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Acts 7:4

    Acts 7:4 Translations

    King James Version (KJV)

    Then came he out of the land of the Chaldaeans, and dwelt in Charran: and from thence, when his father was dead, he removed him into this land, wherein ye now dwell.

    American King James Version (AKJV)

    Then came he out of the land of the Chaldaeans, and dwelled in Charran: and from there, when his father was dead, he removed him into this land, wherein you now dwell.

    American Standard Version (ASV)

    Then came he out of the land of the Chaldaeans, and dwelt in Haran: and from thence, when his father was dead, God removed him into this land, wherein ye now dwell:

    Basic English Translation (BBE)

    Then he came out of the land of the Chaldaeans, and went into Haran; and from there, when his father was dead, he was guided by God into this land, where you are living now:

    Webster's Revision

    Then came he out of the land of the Chaldaeans, and dwelt in Haran: and from thence, when his father was dead, God removed him into this land, wherein ye now dwell:

    World English Bible

    Then he came out of the land of the Chaldaeans, and lived in Haran. From there, when his father was dead, God moved him into this land, where you are now living.

    English Revised Version (ERV)

    Then came he out of the land of the Chaldaeans, and dwelt in Haran: and from thence, when his father was dead, God removed him into this land, wherein ye now dwell:

    Definitions for Acts 7:4

    Thence - There; that place.

    Clarke's Commentary on Acts 7:4

    When his father was dead - See the note on Genesis 11:26.

    Barnes' Notes on Acts 7:4

    Land of the Chaldeans - From Ur of the Chaldees, Genesis 11:31.

    When his father was dead - This passage has given rise to no small difficulty in the interpretation. The difficulty is this: From Genesis 11:26, it would seem that Abraham was born when Terah was 70 years of age. "And Terah lived seventy years, and begat Abram, Nahor, and Haran." From Genesis 12:4, it seems that Abraham was 75 years of age when he departed from Haran to Canaan. The age of Terah was therefore but 145 years. Yet in Genesis 11:32, it is said that Terah was 205 old when he died, thus leaving 60 years of Terah's life beyond the time when Abraham left Haran. Various modes have been proposed of explaining this difficulty:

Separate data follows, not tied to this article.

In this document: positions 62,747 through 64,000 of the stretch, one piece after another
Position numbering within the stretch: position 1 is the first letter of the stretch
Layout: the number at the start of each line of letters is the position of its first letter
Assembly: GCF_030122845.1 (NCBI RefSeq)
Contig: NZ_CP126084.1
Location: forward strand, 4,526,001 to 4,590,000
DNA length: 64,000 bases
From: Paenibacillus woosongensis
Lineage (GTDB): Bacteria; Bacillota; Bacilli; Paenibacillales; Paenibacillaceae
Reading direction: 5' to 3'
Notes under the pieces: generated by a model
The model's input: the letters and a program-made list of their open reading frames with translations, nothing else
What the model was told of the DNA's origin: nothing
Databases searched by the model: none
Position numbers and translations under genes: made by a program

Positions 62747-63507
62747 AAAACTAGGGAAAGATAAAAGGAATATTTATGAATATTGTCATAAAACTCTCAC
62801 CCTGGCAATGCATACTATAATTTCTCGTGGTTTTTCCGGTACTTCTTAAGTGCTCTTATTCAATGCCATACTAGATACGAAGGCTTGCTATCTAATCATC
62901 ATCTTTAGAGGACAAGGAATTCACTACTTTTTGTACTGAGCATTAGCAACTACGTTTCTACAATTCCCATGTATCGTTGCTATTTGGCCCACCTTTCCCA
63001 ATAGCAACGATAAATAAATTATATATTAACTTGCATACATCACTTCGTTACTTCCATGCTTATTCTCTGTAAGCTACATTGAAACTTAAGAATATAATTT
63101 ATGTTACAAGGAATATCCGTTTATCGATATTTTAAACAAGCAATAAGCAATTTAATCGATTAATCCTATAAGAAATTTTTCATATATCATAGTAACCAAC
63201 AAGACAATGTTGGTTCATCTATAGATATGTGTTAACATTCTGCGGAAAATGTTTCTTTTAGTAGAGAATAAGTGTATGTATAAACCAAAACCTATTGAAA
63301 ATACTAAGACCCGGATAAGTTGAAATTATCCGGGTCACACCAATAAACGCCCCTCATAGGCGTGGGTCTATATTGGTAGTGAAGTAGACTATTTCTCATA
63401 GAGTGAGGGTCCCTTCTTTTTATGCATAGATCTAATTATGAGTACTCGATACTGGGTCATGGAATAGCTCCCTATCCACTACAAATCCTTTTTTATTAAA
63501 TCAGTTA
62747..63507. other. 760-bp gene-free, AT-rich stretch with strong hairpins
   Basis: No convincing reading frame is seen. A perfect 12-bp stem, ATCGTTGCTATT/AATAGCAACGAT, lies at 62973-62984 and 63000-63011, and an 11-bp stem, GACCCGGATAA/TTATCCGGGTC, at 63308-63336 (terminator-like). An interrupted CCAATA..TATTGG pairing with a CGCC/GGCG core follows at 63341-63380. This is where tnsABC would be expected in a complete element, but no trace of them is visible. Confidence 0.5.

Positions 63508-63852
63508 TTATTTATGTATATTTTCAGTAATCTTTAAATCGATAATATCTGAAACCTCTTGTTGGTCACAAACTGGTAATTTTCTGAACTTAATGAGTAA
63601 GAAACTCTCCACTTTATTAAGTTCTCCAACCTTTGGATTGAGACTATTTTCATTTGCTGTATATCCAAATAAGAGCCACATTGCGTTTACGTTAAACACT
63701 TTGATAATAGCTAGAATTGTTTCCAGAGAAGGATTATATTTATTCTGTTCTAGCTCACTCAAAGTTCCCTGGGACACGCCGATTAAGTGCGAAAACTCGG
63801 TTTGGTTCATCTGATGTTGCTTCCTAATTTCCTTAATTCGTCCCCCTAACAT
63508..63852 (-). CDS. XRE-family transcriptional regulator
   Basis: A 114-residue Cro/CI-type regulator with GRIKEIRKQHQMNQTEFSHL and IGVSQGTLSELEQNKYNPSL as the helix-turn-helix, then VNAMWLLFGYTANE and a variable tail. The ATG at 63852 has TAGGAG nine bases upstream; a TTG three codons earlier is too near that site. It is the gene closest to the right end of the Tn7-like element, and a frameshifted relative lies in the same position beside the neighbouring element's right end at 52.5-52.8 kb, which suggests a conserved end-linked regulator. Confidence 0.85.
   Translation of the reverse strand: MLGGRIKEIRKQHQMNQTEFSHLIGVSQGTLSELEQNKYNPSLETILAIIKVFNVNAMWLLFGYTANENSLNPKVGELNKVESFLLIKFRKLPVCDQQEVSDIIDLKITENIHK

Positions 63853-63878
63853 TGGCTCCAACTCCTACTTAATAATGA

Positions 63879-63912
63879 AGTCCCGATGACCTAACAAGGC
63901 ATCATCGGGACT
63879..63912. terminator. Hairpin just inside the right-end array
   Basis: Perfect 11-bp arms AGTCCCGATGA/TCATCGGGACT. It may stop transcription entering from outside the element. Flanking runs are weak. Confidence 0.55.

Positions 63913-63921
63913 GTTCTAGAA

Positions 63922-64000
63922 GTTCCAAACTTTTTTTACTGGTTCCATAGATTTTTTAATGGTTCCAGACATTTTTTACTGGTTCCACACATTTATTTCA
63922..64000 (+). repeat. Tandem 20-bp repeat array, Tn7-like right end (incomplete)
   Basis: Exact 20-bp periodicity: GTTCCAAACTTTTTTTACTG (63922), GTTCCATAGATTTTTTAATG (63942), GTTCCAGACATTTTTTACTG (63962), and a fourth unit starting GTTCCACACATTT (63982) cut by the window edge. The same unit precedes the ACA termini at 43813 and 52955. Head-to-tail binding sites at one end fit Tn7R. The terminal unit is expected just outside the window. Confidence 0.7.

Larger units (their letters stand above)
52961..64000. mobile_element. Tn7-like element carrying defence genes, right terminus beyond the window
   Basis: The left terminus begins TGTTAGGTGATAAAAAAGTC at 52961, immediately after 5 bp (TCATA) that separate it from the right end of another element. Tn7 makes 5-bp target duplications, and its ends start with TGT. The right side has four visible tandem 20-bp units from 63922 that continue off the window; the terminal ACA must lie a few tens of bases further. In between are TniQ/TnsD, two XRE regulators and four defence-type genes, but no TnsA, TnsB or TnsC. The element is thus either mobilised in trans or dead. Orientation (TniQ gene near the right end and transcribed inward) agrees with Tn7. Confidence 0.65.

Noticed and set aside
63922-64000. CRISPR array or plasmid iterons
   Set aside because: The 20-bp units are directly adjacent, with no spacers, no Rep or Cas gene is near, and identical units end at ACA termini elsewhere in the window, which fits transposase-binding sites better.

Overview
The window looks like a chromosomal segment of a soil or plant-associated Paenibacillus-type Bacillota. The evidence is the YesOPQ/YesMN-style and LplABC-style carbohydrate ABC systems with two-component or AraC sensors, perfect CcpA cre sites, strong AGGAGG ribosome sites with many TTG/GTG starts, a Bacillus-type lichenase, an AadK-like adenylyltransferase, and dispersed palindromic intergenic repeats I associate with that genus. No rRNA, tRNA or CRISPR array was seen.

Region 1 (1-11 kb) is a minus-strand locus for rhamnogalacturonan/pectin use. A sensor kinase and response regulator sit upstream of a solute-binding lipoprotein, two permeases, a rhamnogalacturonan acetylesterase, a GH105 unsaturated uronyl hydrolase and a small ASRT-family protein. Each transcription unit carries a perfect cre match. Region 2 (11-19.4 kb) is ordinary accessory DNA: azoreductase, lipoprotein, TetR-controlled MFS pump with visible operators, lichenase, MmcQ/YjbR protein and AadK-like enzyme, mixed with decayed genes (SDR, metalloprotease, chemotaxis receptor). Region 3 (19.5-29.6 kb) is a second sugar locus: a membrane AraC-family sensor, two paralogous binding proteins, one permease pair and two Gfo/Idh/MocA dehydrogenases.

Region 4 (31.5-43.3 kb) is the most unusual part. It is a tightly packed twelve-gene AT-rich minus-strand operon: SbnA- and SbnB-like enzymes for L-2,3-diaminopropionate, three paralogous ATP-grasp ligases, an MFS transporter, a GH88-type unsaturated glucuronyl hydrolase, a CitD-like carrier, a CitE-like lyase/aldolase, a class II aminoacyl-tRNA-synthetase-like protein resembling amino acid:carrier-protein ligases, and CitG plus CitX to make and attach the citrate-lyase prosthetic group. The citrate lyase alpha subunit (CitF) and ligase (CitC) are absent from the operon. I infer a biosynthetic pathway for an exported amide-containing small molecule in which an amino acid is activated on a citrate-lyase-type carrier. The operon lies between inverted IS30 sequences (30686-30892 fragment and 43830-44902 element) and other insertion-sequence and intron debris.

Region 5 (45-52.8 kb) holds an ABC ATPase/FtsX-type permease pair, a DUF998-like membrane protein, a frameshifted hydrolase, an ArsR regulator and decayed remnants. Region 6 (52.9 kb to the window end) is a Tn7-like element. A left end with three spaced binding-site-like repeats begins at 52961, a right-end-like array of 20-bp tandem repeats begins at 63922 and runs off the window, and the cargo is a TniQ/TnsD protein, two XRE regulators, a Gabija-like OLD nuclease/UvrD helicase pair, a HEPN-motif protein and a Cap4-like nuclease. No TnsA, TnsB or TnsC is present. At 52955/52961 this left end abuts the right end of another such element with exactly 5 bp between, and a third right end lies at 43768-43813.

(1) Errors in "numbers" are more likely to occur than any other. In the "Samaritan" copy of the Pentateuch, it is said that Terah died in Haran at the age of 105 years, which would suppose that his death occurred 40 years before Abraham left Haran. But the Hebrew, Latin, Vulgate, Septuagint, Syriac, and Arabic read it as 205 years.

    (2) it is not affirmed that Abraham was born just at the time when Terah was 70 years of age. All that the passage in Genesis 11:26 proves, according to the usual meaning of similar expressions, is, that Terah was 70 years old before he had any sons, and that the three were born subsequently to that. But which was born first or what intervals intervened between their birth does not appear. Assuredly, it does not mean that all were born precisely at the time when Terah was 70 years of age. Neither does it appear that Abraham was the oldest of the three. The sons of Noah are said to have been Shem, Ham, and Japheth Genesis 5:32; yet Japheth, though mentioned last, was the oldest, Genesis 10:21. As Abraham afterward became much the most distinguished, and as he was the father of the Jewish people, of whom Moses was writing, it was natural that he should be mentioned first if it cannot be proveD that Abraham was the oldest, as assuredly it cannot be, then there is no improbability in supposing that his birth might have occurred many years after Terah was 70 years of age.

    (3) the Jews unanimously affirm that Terah relapsed into idolatry before Abraham left Haran; and this they denominate "death," or a moral death (Kuinoel). It is certain, therefore, that, from some cause, they were accustomed to speak of Terah as "dead" before Abraham left him. Stephen only used language which was customary among the Jews, and would employ it, doubtless, correctly, though we may not be able to see precisely how it can be reconciled with the account in Genesis.

    Wesley's Notes on Acts 7:4

    7:4 After his father was dead - While Terah lived, Abraham lived partly with him, partly in Canaan: but after he died, altogether in Canaan.
    Book: Acts